Nvidia’s new GeForce RTX 4080 Founders Edition hits stores tomorrow, lightning-fast performance and a massive new price tag in tow. While last generation’s awesome RTX 3080 cost $700 at launch, delivering a monument 60 to 80 percent performance uplift over its predecessor, this new model is releasing with a staggering $1,200 price tag. Yes, that’s right: a $500 (or 71 percent) increase over the cost of its predecessor. For roughly 30 percent more performance.
Sheesh. We’ve been putting the GeForce RTX 4080 through its paces and while Nvidia’s new GPU is plenty fast, blowing past last gen’s RTX 3090, that new price tag casts a long shadow over its release, to such an extent that we can’t even come close to recommending this card at this aggressively insulting price. Look for our comprehensive RTX 4080 gaming performance review to land in the coming days. Today, here’s a high-level look at what you need to know before dropping $1,200 (or, ideally, not) on one of these beasts.
1: The GeForce RTX 4080 chews through games
There’s no denying that the GeForce RTX 4080 is fast. Averaged across our 11-game testing suite—running a variety of graphics APIs, game engines, and game types—the GeForce RTX 4080 winds up about 7.5 percent faster than the vaunted RTX 3090, and 30.3 percent faster than the RTX 3080 (though exact performance uplift can vary wildly depending on the game). Unlike last generation’s cards, it has no problem hitting the hallowed 60 frames per second mark at 4K resolution with all the eye candy cranked, even in tough titles like Cyberpunk 2077.
The same holds true for ray-traced and DLSS-enhanced games. As we saw with the $1,600 GeForce RTX 4090, Nvidia’s new “Ada Lovelace” architecture seriously stepped up the quality of its dedicated ray tracing and tensor cores to deliver unparalleled performance in these cutting-edge games—especially in the handful of titles that support DLSS 3’s Frame Generation feature, which adds AI-generated visuals every other frame to supercharge visual speeds (but not necessarily responsiveness, because those AI frames don’t respond to your inputs like a normal frame would). At 1440p in F1 22, the RTX 4080 hits 118fps with standard DLSS 2 on and ray tracing active, and a whopping 234fps with DLSS 3 FG enabled!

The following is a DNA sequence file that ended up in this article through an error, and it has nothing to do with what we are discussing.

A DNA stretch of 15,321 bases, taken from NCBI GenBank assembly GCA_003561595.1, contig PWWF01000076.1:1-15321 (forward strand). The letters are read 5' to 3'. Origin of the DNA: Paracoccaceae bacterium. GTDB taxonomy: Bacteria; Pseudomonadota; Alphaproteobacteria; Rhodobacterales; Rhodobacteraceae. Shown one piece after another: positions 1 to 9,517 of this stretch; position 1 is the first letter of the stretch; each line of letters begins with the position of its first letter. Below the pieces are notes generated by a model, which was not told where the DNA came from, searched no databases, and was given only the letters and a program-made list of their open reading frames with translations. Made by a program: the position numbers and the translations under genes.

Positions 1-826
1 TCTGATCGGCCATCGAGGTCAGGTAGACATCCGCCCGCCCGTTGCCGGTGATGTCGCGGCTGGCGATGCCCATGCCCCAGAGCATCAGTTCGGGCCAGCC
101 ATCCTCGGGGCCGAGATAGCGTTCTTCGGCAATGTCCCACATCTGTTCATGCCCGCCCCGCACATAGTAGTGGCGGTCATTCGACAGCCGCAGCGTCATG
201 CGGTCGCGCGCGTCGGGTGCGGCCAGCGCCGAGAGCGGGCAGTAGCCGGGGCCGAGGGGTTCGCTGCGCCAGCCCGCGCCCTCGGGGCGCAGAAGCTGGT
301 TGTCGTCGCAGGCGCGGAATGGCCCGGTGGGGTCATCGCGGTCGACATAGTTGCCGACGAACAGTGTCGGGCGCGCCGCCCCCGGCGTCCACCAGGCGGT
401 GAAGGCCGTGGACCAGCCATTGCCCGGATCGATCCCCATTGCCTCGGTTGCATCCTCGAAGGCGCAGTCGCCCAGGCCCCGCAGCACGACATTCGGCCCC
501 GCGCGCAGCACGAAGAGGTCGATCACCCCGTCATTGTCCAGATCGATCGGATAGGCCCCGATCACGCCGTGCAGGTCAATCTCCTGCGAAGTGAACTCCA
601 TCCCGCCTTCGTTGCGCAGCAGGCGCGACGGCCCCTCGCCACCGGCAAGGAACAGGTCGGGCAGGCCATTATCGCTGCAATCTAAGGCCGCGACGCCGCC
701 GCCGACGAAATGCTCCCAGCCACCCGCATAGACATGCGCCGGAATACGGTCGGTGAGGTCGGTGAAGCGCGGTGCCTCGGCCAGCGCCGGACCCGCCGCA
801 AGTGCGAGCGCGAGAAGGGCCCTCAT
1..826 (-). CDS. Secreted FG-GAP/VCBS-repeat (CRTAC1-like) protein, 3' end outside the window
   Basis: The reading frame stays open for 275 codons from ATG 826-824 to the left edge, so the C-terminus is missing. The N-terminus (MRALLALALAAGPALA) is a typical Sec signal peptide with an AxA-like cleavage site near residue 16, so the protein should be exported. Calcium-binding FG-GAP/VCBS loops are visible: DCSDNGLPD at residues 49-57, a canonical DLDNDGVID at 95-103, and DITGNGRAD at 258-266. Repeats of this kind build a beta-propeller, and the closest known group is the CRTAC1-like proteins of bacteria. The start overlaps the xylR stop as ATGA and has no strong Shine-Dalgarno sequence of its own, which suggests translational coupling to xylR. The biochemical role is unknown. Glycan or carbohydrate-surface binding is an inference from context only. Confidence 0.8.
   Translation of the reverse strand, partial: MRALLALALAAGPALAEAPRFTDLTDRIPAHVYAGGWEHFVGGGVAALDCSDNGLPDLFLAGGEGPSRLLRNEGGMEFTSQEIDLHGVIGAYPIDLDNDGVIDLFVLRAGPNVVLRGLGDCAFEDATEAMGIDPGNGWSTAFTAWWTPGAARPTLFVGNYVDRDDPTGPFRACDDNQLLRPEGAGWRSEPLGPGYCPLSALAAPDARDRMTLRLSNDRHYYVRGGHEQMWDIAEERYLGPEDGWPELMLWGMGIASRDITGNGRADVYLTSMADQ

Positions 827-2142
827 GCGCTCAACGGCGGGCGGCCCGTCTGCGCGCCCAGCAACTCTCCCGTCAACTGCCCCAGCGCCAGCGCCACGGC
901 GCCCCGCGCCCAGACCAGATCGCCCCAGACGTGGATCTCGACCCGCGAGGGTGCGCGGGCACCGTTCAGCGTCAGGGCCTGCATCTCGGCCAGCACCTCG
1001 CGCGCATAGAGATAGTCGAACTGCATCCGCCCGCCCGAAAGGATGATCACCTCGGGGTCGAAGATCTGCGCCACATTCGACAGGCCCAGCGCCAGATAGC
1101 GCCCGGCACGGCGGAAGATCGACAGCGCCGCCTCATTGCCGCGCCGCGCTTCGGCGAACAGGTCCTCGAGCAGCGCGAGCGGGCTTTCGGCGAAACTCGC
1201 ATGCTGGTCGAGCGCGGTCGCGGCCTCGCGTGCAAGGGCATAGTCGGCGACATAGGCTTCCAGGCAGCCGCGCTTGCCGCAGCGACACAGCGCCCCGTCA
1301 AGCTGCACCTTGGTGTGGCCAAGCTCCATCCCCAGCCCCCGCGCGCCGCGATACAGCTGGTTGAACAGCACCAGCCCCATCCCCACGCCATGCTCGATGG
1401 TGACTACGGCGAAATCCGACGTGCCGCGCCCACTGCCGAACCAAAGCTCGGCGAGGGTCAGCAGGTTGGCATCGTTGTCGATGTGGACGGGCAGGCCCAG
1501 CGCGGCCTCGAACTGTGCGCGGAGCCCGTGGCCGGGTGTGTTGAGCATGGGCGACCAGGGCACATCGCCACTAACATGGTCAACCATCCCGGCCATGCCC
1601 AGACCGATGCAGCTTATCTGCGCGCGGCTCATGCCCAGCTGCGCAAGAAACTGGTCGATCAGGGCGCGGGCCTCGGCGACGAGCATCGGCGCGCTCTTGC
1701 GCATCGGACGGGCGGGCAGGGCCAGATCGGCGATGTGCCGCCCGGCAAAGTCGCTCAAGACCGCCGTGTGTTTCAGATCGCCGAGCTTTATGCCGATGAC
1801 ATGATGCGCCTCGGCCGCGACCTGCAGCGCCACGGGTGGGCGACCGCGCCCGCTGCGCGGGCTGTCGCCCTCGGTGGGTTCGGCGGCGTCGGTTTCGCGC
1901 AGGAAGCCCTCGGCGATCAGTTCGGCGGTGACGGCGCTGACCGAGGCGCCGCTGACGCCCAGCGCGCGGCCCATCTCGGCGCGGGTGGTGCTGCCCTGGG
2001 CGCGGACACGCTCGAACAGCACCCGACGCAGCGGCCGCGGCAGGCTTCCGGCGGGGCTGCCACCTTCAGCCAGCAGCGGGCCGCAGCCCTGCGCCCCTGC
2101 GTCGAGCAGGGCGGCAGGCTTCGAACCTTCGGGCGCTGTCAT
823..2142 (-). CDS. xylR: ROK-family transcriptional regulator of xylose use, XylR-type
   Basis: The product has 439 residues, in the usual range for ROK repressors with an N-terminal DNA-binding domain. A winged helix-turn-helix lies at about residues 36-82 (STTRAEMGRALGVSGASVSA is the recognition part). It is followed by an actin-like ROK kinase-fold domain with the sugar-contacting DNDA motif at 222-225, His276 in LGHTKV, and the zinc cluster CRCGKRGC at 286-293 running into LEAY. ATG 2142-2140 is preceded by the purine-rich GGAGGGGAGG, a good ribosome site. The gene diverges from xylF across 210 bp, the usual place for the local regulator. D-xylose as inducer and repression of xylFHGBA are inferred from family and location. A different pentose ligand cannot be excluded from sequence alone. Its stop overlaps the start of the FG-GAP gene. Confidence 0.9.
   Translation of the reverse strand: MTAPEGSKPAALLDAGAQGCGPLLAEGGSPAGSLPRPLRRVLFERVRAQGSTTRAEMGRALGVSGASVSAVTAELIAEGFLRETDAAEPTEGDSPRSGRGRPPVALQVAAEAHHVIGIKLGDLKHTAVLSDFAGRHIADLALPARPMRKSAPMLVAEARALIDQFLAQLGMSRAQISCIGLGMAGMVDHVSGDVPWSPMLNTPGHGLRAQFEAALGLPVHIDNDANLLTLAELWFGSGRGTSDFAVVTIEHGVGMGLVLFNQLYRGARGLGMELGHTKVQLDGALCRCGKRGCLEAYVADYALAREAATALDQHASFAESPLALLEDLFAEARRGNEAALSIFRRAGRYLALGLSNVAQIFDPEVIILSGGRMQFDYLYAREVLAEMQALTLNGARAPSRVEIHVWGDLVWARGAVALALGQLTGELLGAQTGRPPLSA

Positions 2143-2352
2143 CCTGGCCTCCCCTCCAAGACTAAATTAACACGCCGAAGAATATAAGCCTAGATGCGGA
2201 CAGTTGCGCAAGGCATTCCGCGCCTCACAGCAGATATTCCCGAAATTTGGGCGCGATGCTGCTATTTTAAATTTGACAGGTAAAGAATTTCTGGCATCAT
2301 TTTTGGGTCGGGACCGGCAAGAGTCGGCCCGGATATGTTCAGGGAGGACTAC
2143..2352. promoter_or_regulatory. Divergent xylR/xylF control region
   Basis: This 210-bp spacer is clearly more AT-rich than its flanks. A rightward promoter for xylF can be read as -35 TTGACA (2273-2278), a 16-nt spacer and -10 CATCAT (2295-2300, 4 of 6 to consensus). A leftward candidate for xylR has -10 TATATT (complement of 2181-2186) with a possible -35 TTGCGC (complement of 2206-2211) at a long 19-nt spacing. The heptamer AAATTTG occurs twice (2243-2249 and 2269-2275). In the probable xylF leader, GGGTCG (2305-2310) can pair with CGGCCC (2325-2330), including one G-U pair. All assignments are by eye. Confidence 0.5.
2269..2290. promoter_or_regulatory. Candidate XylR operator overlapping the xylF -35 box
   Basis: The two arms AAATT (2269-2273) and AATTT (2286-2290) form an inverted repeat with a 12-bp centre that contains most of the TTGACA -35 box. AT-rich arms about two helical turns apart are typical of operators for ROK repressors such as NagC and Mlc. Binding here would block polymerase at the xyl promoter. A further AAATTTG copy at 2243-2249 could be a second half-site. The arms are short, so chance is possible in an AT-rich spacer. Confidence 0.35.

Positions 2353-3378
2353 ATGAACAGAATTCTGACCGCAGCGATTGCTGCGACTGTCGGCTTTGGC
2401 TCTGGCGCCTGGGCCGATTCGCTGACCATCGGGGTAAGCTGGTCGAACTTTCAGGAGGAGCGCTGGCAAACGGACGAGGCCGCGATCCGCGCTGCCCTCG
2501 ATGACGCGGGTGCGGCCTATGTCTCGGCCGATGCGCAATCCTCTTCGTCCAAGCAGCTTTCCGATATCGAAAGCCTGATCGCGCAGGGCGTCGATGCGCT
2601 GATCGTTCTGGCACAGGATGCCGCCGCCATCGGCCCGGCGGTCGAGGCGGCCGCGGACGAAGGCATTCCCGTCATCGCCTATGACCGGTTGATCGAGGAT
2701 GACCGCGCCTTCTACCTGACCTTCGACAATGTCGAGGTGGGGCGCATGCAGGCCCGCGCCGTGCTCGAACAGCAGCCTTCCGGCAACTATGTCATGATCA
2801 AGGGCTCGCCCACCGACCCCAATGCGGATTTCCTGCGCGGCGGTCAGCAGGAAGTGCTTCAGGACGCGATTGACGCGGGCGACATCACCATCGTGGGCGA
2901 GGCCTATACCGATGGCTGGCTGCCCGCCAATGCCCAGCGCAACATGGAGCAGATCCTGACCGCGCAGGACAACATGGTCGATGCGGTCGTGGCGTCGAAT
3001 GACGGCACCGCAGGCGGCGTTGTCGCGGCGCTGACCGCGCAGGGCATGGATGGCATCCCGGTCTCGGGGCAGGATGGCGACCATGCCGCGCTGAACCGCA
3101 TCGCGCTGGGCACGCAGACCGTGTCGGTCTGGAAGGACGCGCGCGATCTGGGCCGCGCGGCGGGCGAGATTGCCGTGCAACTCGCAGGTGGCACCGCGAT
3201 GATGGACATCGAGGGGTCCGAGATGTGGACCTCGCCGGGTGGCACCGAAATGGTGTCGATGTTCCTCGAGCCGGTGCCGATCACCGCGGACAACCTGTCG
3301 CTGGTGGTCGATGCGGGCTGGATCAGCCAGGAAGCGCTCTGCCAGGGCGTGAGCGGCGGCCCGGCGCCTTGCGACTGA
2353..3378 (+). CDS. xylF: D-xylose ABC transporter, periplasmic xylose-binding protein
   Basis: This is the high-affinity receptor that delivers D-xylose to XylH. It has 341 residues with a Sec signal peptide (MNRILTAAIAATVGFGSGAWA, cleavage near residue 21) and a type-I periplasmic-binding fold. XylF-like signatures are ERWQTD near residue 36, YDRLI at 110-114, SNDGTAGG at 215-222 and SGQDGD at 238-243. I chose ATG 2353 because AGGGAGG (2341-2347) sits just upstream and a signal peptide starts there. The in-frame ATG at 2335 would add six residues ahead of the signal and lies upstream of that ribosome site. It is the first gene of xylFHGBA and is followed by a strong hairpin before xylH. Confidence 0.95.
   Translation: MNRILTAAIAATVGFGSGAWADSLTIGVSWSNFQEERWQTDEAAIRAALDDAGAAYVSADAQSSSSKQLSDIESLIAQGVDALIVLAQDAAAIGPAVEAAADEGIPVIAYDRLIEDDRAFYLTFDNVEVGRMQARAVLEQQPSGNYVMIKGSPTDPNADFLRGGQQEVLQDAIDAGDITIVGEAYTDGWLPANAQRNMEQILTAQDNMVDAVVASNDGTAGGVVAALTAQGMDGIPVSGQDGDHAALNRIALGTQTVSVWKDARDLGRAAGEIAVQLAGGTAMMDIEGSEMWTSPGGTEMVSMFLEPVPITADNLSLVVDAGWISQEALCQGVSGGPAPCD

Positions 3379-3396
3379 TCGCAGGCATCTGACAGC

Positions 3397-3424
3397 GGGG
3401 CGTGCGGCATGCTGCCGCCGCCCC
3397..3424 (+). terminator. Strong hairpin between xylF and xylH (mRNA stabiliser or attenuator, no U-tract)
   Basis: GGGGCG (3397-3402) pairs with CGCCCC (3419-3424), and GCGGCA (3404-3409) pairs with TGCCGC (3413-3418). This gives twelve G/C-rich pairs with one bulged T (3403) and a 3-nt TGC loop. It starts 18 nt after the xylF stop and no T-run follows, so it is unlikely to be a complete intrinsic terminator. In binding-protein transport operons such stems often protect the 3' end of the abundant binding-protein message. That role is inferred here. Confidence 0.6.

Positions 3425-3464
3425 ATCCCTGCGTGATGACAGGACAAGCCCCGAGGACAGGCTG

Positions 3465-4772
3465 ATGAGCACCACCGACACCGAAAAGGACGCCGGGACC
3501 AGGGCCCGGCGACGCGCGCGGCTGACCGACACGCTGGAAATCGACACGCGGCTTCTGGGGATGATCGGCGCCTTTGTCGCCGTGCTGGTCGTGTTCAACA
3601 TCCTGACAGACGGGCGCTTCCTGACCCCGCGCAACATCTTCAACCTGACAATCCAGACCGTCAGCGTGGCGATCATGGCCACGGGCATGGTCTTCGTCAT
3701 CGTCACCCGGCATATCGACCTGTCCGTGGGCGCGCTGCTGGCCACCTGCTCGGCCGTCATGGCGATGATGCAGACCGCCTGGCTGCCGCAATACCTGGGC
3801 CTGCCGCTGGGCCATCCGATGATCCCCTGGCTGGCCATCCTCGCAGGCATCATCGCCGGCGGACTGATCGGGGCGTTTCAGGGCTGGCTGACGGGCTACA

2: The GeForce RTX 4080 chews through content creation
If you use your graphics card for work as well as play, you’ll like what’s on offer here—maybe. Adam “EposVox” Taylor, the internet’s stream professor, already tested the RTX 4080’s workstation chops in a gauntlet of content creation benchmarks. Bottom line? The huge performance benefits he first witnessed in the RTX 4090 still hold true here, with the RTX 4080 (usually) smoking its last-gen predecessors in streaming, editing, AI art generation, and more.
But there’s a catch: The RTX 4080 only comes with 16GB of onboard VRAM. That’s plenty for gaming, of course, but EposVox found it wanting for serious video editors. Check out his full eval for dozens upon dozens of benchmarks, but here’s the key excerpt on why you may want to spend up for a 4090’s 24GB capacity or wait for a cheaper RTX 40-series option instead:
“Throwing the card in my Threadripper Pro build to text my intense 8K project full of 8K RAW footage, Resolve SuperScaled 4K footage, plugins and effects… unfortunately the 4080 couldn’t export this, just like the previous 80-tier cards I tested. 16GB of VRAM still isn’t enough, I suppose—plugins error out, color graded footage takes longer than the 4090, and so on. 8K is tough, but for $1,200 I would hope at this point to start to see higher VRAM capacities when Intel is handing out $350 Arc graphics cards with 16GB.”
3: It’s huge
One of the perks of Nvidia’s RTX 3080 Founders Edition was its size. Virtually all custom 3080 boards by the likes of EVGA, Asus, MSI, et cetera were massive three- or four-slot cards that required lots of room in your PC case. The RTX 3080 Founders Edition stood out by being a standard two-slot card that fit into virtually any system, and it looked damned good doing it thanks to Nvidia’s stunning industrial design. Yay!
Not so with the RTX 4080 Founders Edition. Nvidia decided to give the RTX 4080 FE the same humongous triple-slot cooler as the RTX 4090 this time around, which means it’ll slip into far fewer systems. It’s a bit of a perplexing design choice, since the more efficient Lovelace-based RTX 4080 actually draws less power than the RTX 3080 FE under full load in our tests. Nvidia could’ve chosen a much cheaper, more manageable two-slot design yet again, I suspect—though having a huge, silent, and frigid three-slot cooler might help make you feel better about dropping $1,200 on this card I guess?